Republicans Flip-Flop On Early Voting Bill
After initially supporting a measure to increase access to early voting in Maine, three Republican Senators have flipped their votes and defeated the bill.
“This is a common sense measure that would have helped people engage and participate in our democracy,” said Senator John Patrick of Rumford. “It’s disappointing some of our colleagues chose to put party politics ahead of one of the most fundamental rights as a U.S. citizen.”
The measure would have amended the Maine Constitution to allow for early voting in the days prior to an election and required two-thirds support upon enactment from both bodies in the Legislature. It would have increased access to the ballot for many Mainers, was supported by the Secretary of State’s bipartisan Elections Commission, the Maine Municipal Association, and the town clerks who oversee elections.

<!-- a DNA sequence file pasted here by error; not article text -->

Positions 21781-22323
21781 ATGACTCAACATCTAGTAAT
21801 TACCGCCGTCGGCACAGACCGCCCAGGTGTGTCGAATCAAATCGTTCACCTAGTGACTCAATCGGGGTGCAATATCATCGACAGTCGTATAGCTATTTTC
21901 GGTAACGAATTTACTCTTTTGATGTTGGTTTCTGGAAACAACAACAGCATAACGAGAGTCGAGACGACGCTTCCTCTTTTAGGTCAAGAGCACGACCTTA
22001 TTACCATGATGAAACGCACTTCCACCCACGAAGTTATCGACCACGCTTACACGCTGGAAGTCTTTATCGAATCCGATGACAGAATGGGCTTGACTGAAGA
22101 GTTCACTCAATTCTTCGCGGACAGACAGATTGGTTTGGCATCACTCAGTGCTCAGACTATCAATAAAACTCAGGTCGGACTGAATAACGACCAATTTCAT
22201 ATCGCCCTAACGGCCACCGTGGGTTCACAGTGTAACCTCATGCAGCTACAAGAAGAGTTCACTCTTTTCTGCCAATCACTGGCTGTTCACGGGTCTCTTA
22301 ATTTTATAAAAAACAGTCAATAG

Last May, 24 senators voted for the bill, meeting the required two-thirds necessary to amend the Maine Constitution. In February, the Senate voted 21–14 in support of the measure when Senator Ed Youngblood, Senator Tom Saviello, and Senator Pat Flood flipped their votes and voted against the bill.
Yesterday, the House passed the measure, LD 156, “RESOLUTION, Proposing an Amendment to the Constitution of Maine Concerning Early Voting and Voting by Absentee Ballot,” in a 87-57 vote, but fell short of the two-thirds needed. The measure faces no further action.